Dairy innovator first to introduce cattle successfully to tropics

Paving of Singapore’s original dairy farm takes away chunk of pioneering past

By Richard Whitehead

- Last updated on GMT

Singapore’s biggest dairy manufacturer is Malaysia Dairy Industries. Pic: ©Getty Images/ronniechua
Singapore’s biggest dairy manufacturer is Malaysia Dairy Industries. Pic: ©Getty Images/ronniechua

Related tags Singapore Dairy Milk

When last September United Engineers lodged a winning tender worth S368.8m, it signaled that some of the land that was once the world’s most successful tropical dairy farm will soon be paved over to make way for new housing.

The bid was for a greenfield site alongside Dairy Farm Road on the foothills of Bukit Timah, which had once been the location of the Singapore Dairy Farm. Founded in the Thirties, it occupied 60 acres and was built to provide fresh pasteurized milk for the children of expatriates.

The first ever tropical dairy farm was developed by the boss of the Singapore Cold Storage Company, which went on to become Cold Storage, a regional supermarket major.  Under managing director Fred Heron’s watch, the farm eventually provided a home for 800 cattle and supplied his milk to Cold Storage Creameries for distribution.

Few were convinced that the venture would last long, however. The imported Friesian cows were temperate-climate animals that were known to struggle in the heat and humidity of tropical Singapore.

Southeast Asian weather conditions had hitherto prevented the successful rearing of temperate animals in the region, where the elements often have an impact on feed intake and fertility and lead to higher mortality.

Somehow, Heron established a successful farm, which became such a sensation in agricultural circles that it attracted scientists and experts from across the world looking to resolve the effect of hot climates on cows.

Dairy Folks

The milk produced at the farm was pasteurized and packaged in pyramid-shaped cartons and sold under a brand that is still well-known locally as Magnolia.

There are few records to indicate why the Singapore Dairy Farm closed down in the Seventies before it became the site of a vegetable farm and subsequently was used for other horticulture-related purposes.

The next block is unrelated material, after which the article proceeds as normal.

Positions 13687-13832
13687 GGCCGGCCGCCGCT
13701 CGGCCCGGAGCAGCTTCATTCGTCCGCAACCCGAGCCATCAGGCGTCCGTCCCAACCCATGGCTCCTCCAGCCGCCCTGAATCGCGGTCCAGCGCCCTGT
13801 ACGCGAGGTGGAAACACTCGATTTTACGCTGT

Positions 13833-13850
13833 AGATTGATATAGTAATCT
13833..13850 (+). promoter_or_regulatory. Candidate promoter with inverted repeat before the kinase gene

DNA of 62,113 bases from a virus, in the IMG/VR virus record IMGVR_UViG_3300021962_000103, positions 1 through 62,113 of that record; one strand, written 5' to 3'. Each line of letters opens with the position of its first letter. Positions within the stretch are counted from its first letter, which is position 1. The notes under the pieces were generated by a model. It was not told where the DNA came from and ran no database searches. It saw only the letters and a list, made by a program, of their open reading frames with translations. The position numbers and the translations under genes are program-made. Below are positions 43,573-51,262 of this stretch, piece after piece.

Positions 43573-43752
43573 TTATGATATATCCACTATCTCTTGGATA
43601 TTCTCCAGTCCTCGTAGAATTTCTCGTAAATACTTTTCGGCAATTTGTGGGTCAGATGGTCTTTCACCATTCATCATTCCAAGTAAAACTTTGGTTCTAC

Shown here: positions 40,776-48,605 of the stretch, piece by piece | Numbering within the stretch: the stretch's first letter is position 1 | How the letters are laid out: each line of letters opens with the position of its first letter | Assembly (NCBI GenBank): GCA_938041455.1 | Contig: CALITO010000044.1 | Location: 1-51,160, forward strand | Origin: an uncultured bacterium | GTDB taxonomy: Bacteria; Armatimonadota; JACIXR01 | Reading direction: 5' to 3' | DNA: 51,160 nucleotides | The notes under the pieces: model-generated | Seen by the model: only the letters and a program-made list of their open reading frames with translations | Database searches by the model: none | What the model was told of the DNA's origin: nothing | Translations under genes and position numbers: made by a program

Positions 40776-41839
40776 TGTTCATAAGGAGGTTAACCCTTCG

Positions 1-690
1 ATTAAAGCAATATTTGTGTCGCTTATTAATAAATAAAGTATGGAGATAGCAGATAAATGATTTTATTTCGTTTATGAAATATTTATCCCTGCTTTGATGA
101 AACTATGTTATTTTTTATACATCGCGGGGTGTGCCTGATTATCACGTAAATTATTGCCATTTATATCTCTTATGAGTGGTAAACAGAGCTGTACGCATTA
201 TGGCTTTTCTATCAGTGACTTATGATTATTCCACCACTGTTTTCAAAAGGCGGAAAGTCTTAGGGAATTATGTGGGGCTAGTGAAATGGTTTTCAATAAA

The land that housed it has since stood as an open space along with a nature park, quarry and parking spot.

Though the Singapore Dairy Farm may now be long-gone and any reminders of it about to be transformed into lifestyle homes, another couple of dairies continue to produce milk on the island.

Founded in 1936 with six cows, Lim Chu Kang-based Dairy Folks is the grand old man of domestic dairy. Now with around 100 head, it claims to supply its customers with “the freshest milk in Singapore” and promises no preservatives or additives in its pasteurized milk and ice cream.

Also on the north of the island, though on a smaller scale than Dairy Folks, Indian-owned Viknesh Dairy Farm has just a score of cattle or so. It offers its non-pasteurized milk through free home delivery.

By far Singapore’s biggest dairy manufacturer, Malaysia Dairy Industries, is different in that it sources milk from Australia for Marigold-brand milk and Vitagen nutritionals. Indeed, it was founded in 1963 as a joint-venture between a Singaporean entrepreneur, Thio Keng Poon, and the Australian Dairy Produce Board. The Thio family have since bought out the Australian interest in the company.

Over the last decade, Marigold has seen a tremendous growth in demand to more than a reported 1.3m litres of milk per month, and manufactures more than 20 product lines.

Fading memories

So what will happen to the land that started it all, by Dairy Farm Road? It will be turned into a prime development with 450 residential units, as well as a childcare center, supermarkets, food and beverage outlets and retail shops following its sale by the Urban Redevelopment Authority to United Engineers.

Despite its glorious past and reputation as a regional dairy pioneer, the Singapore Dairy Farm has gradually slipped away from public consciousness since its closure. Now, with only a road name to remember it by, and a large swathe of the pasture it occupied in the hands of developers, the next generation of Singaporeans will likely have no inkling about the history of this grand old site.

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